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  • Fantastic space, good economy, smooth drive, great value in ST guise
  • No rear parking sensors, some interior details

OUR RATING
8 / 10



Nissan X-Trail 2WD Review
Nissan X-Trail 2WD Review
Nissan X-Trail 2WD Review

Everyone is feeling the fuel-price pinch these days, but SUV sales are still going through the roof. It’s partly the reason why so many manufacturers are offering diesels. And some, like Nissan, are offering two-wheel-drive versions of their SUVs.

But Nissan’s reason for releasing an X-Trail which is front-wheel-drive only is more about grabbing market share than saving fuel. In fact, CEO of Nissan Australia, Dan Thompson, admitted why the Nissan X-Trail 2WD was brought to market.

“We are confident that our specification advantage, combined with a dynamite $27,990 driveaway launch price position will vault the Nissan X-Trail to the top of the shopping list for couples and families in the market for a practical and flexible vehicle of this type,” said Mr Thompson.

“We are sending a strong message to the market that we are serious about improving our market share and sales position still further in 2011.”

Forgive me, then, for approaching the X-Trail 2WD with a healthy dose of cynicism. After all, it’s even lost the 2.5-litre engine, which was never a rip-snorter anyway, and replaced it with a smaller engine, a 2.0-litre four-cylinder. And the ST-L, which we tested here, has a lot of additional extras – which means it weighs more – plus it’s only available with a continuously variable transmission (CVT). We’re not off to a good start.

Nissan X-Trail 2WD Review
Nissan X-Trail 2WD Review
Nissan X-Trail 2WD Review
Nissan X-Trail 2WD Review

Despite no external differentiation between the 2WD and 4WD X-Trails, climb aboard and the All-Mode selector knob has been cheaply replaced by a raised cavity blank. It looks like a tiny recess for putting coins into, until you realise that a 50 cent piece will never come out because you can’t get your fingers in there to get it out… and 50 cent pieces don’t react to magnets – once it’s in there, it’s staying there.

It’s starting to look like this car is a mistake. The whole point of an SUV is to be able to go off road, and a front-wheel-drive won’t do that. With a huge back end able to be loaded, front-wheel-drive is also a disadvantage because the rear gets weighed down, which unloads the front wheels, meaning getting traction is extremely difficult. But it’s not time to throw in the towel just yet.

The X-Trail is a wonderfully practical car – it always has been, no matter which model you buy – and I’ve always been impressed by it. The fact that you can load two prams side-by-side plus have two baby seats and a third person in the rear row, as well as having cooled drink holders, strorage for any sort of paperwork or books you’d like and still have room for extras, means the X-Trail is one of the best examples of packaging in the Compact SUV segment. And none of that has changed in its transition from 4WD to 2WD.

You’d also think that because the 2.0-litre engine is only producing 102kW that progress is going to be unhurried, and you’d be right. But it’s not dangerously so; in fact it’s more of a leisurely pace. Because it’s so smooth, thanks to the CVT, it’s a very relaxed drive – soothing, even. That applies for the rest of the drive experience.

Nissan X-Trail 2WD Review
Nissan X-Trail 2WD Review
Nissan X-Trail 2WD Review
Nissan X-Trail 2WD Review

The steering is ultra smooth, perhaps lacking in genuine feel, but it faithfully obeys inputs. The ride is also very nice, save big potholes which can thump a bit, and it treads a good balance between firmness and comfort.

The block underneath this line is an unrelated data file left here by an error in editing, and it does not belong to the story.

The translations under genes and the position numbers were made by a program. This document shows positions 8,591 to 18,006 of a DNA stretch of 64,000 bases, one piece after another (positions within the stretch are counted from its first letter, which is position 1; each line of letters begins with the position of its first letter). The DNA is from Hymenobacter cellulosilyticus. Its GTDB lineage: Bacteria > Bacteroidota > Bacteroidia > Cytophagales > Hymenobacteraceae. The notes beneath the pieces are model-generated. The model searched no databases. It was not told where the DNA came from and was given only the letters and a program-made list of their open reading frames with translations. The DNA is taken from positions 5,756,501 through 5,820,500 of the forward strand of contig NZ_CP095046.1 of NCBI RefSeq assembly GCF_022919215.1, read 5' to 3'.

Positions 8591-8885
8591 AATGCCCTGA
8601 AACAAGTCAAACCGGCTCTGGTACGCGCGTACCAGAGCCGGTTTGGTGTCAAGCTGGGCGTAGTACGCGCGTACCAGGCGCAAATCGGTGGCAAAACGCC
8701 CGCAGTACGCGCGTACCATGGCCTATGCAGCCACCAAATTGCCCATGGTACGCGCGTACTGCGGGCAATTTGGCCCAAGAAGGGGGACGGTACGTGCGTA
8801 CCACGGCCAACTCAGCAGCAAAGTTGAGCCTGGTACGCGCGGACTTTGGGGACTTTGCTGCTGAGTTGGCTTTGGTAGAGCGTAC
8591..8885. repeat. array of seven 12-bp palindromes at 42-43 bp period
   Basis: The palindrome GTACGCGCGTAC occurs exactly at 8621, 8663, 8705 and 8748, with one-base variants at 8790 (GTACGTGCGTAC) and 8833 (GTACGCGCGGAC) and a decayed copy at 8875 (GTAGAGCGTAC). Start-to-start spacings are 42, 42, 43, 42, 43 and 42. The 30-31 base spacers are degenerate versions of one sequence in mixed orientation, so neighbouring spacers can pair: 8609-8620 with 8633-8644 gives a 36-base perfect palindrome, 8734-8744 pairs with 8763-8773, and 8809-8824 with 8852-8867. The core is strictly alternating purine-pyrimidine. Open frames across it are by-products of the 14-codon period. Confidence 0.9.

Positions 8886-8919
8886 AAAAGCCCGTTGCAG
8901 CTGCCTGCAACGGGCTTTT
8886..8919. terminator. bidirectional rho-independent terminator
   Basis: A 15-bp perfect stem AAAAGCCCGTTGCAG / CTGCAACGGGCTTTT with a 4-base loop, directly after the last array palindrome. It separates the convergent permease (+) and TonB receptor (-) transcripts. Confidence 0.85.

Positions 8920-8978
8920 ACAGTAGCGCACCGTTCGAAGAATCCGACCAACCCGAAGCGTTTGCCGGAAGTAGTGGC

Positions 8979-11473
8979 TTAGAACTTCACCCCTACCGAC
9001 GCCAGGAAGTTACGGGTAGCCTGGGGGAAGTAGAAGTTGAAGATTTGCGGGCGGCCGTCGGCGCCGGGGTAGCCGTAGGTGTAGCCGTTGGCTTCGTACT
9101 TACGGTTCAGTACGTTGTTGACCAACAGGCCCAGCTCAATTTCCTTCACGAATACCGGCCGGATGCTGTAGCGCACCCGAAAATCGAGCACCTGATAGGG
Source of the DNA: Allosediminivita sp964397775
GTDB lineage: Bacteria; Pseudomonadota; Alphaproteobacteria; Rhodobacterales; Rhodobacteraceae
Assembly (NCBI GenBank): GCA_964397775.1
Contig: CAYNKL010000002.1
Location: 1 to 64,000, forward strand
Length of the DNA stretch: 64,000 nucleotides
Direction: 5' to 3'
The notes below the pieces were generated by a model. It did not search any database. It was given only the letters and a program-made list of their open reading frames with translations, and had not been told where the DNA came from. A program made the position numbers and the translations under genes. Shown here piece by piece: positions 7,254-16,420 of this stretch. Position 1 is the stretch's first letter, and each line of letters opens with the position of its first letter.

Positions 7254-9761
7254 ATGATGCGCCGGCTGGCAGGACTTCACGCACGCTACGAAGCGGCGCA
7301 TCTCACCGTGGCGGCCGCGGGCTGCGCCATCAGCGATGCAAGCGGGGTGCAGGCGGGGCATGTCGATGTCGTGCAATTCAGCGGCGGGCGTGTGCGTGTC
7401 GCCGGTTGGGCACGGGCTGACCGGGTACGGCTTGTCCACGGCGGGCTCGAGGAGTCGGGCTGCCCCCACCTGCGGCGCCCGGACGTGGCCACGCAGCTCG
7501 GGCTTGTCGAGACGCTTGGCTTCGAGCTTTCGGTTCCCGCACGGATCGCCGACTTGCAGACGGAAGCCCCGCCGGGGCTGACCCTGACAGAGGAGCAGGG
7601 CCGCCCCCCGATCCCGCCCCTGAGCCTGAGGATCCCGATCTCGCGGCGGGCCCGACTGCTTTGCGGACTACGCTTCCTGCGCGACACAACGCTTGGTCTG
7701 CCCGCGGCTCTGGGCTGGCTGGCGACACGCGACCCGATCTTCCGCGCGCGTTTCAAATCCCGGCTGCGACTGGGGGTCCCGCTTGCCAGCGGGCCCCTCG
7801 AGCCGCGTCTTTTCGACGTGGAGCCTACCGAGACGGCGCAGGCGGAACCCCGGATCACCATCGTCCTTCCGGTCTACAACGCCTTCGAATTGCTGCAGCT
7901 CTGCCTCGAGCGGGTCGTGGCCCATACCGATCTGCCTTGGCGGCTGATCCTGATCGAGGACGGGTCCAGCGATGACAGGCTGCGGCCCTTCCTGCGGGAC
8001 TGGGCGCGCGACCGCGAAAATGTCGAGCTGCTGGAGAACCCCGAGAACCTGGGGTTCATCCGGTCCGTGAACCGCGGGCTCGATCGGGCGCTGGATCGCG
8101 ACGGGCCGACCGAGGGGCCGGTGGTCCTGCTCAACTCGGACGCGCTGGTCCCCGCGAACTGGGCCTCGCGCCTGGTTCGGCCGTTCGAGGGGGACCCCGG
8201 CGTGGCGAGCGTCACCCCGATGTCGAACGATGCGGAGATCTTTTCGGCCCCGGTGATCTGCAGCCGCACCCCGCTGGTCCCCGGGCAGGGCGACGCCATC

The engine can be buzzy when overtaking or getting up to speed quickly on freeway on-ramps, however around town it goes about its business with a distinct lack of fuss, and without hurting your wallet, either.

On test we achieved 9.1 litres/100km with mostly city-based driving duties, which is not far off the 8.4L/100km ADR combined cycle Nissan lists officially. For those interested, the manual version (which only comes in ST trim) uses 0.1L/100km more than the CVT.

Just like its all-wheel-drive siblings, the X-Trail 2WD comes with a load of safety gear, like ABS, Brake assist, ESC including traction control, active brake limited slip (which forces torque to go to a wheel which is not spinning), six airbags including side curtain bags, active headrests and seatbelt pretensioners.

With a back end this big, though, the omission of parking sensors is a serious oversight.

Inside, that huge boot still allows for heaps of load area, and with the underfloor trays using dividers, there’s plenty of stowage. It’s advisable to remove the luggage cover; it does eat into the available space sitting as low and far back as it does. The dash also has a massive lidded space which can take wallets, keys and other items, and the doors will take bottles as well.

Nissan X-Trail 2WD Review
Nissan X-Trail 2WD Review
Nissan X-Trail 2WD Review
Nissan X-Trail 2WD Review

The funny thing is the X-Trail doesn’t react badly when you load it right up. While you may think it’ll claw at the road, struggling to take off, it just doesn’t. Fully loaded, it does suffer a little with its lack of torque (198Nm isn’t quite enough for its load-carrying capacity), but it never drives waywardly as a result.

The seat comfort is outstanding for both front and rear rows. The outboard rear seats are the best for older passengers, as the centre seat’s headrest doesn’t quite come up high enough for adults. Legroom for the rear is good and headroom for all is outstanding.

The main differences in the X-Trail 2WD between the ST and the ST-L are the additional luxuries. There are leather seats (instead of cloth) which are soft and not too slippery, and the front seats are heated. You also get six speakers instead of four, climate control instead of standard air-con, electric seats instead of manual adjustment, tinted rear windows, fog lights and a pocket on the back of the driver’s seat. It adds up to a $4000 price adjustment in favour of the bank manager.